Though the stage play upon which it’s based was written in the early 1990s, “Reparation” speaks to men and women currently serving in the armed forces. It’s especially relevant for those with Post-traumatic stress disorder (PTSD).
“For us, it was interesting. We didn’t set out to make a film about PTSD by any means. That was always such the critical thing about Bob’s character,” director Kyle Ham said when reached by phone for an interview. “Interestingly, only after the film was done and everything came together and we took full stock of it, we realized that this was something that really does speak to that issue.”
Marc Menchacha plays Bob Stevens, a farmer who has a three-year gap in his memory. In spite of his condition, he builds a good life with his family, When a stranger comes to town with both questions and answers about Bob’s background, however, his world is rocked to its core.
“From a psychiatric standpoint, he has a dissociative disorder, but also what’s called psychogenic amnesia. It’s really the same form of amnesia that can happen when you have a traumatic car accident. And it may take you weeks or months to recall that accident,” the director explained.
Ham’s partner, Steve Timm, wrote the original play, which was based in part on Timm’s experiences on an Air Force base. “He never served overseas, never experience the battlefield. But [it’s based] on what he saw his fellow airmen and especially cops go through in terms of confronting these issues. Eighteen, nineteen, twenty-year-old kids basically where they have to be responsible for these things,” Ham said.
Ham said he saw the play as an undergraduate. Timm was his theater professor and directed the original stage play.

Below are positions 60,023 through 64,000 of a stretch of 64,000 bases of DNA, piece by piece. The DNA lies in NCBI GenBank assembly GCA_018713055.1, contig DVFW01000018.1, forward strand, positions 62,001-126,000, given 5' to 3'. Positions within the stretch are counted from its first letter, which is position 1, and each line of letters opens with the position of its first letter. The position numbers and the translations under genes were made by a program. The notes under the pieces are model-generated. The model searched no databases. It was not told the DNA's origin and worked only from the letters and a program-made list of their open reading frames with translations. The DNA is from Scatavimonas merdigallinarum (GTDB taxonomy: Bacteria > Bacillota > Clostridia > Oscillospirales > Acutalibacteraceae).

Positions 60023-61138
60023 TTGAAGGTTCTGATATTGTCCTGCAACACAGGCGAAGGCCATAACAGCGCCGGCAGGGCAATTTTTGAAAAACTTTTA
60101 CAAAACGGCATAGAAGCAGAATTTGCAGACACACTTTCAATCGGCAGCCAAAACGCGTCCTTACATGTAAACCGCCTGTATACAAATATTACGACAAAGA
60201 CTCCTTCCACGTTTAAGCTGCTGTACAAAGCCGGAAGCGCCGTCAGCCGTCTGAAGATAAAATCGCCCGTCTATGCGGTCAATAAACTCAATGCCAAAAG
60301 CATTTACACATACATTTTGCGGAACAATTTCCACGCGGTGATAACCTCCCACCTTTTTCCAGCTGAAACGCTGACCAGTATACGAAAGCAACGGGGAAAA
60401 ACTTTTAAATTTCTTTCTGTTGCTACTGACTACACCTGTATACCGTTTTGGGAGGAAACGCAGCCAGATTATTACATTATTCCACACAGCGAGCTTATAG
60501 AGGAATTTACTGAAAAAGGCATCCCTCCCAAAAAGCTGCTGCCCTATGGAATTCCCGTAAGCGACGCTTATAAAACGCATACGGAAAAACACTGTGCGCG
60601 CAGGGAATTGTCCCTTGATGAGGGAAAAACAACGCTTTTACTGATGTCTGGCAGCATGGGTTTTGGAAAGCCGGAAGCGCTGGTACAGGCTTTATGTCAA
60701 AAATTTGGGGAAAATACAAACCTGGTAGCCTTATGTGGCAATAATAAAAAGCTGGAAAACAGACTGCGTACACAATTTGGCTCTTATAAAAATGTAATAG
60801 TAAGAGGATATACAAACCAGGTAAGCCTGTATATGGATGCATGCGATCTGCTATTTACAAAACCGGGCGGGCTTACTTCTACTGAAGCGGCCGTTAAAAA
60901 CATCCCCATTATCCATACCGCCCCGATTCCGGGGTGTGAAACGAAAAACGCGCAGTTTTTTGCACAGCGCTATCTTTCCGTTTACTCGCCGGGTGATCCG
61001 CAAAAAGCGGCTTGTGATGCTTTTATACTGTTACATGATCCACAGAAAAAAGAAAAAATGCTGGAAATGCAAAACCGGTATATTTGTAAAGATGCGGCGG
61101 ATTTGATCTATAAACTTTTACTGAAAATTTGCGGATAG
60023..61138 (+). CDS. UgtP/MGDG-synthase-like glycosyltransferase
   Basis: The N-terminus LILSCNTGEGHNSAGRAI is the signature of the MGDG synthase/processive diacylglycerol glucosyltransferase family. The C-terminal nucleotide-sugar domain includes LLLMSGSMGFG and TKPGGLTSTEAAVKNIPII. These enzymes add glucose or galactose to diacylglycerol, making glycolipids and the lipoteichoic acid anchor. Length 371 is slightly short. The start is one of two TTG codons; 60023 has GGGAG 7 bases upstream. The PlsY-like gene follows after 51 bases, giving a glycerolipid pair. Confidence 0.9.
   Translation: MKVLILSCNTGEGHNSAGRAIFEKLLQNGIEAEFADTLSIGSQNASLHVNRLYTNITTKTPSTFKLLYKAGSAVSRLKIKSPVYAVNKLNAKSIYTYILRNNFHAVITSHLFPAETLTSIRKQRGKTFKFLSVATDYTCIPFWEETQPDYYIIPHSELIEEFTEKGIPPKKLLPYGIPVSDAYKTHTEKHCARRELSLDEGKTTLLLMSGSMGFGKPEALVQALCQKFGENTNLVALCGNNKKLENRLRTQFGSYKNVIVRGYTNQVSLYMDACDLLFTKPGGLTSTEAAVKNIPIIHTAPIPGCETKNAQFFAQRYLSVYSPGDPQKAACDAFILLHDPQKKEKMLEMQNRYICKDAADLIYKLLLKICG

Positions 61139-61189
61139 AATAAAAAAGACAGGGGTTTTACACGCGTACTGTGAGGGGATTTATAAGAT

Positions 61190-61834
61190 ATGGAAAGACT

“I wanted to adapt it as a film because I saw how many layers that story had that I thought could be great on film. That was just over 20 years ago,” Ham said, “The thing that took us the longest time was to let go of the play. For the first few years working together, we tried to hold on to the play. It wasn’t until the late 1990s that we threw the play out the window.”
As Bob’s daughter Charlotte, young actress Dale Dye Thomas narrates the story. Charlotte also is haunted by dreams and memories of what her father experienced during his military service. She draws hauntingly beautiful sketches of what she sees in her head.
“For us, that’s not science fiction. We’ve had some people kind of wonder if that’s just a nice device. We really based it on genetic research. There’s a lot of studies and more and more coming out that [say] particularly the male species passes along its traumatic memories to its offspring via the RNA in its sperm,” Ham said.
“Reparation” makes its world debut at the Newport Beach Film Festival on Saturday, April 25.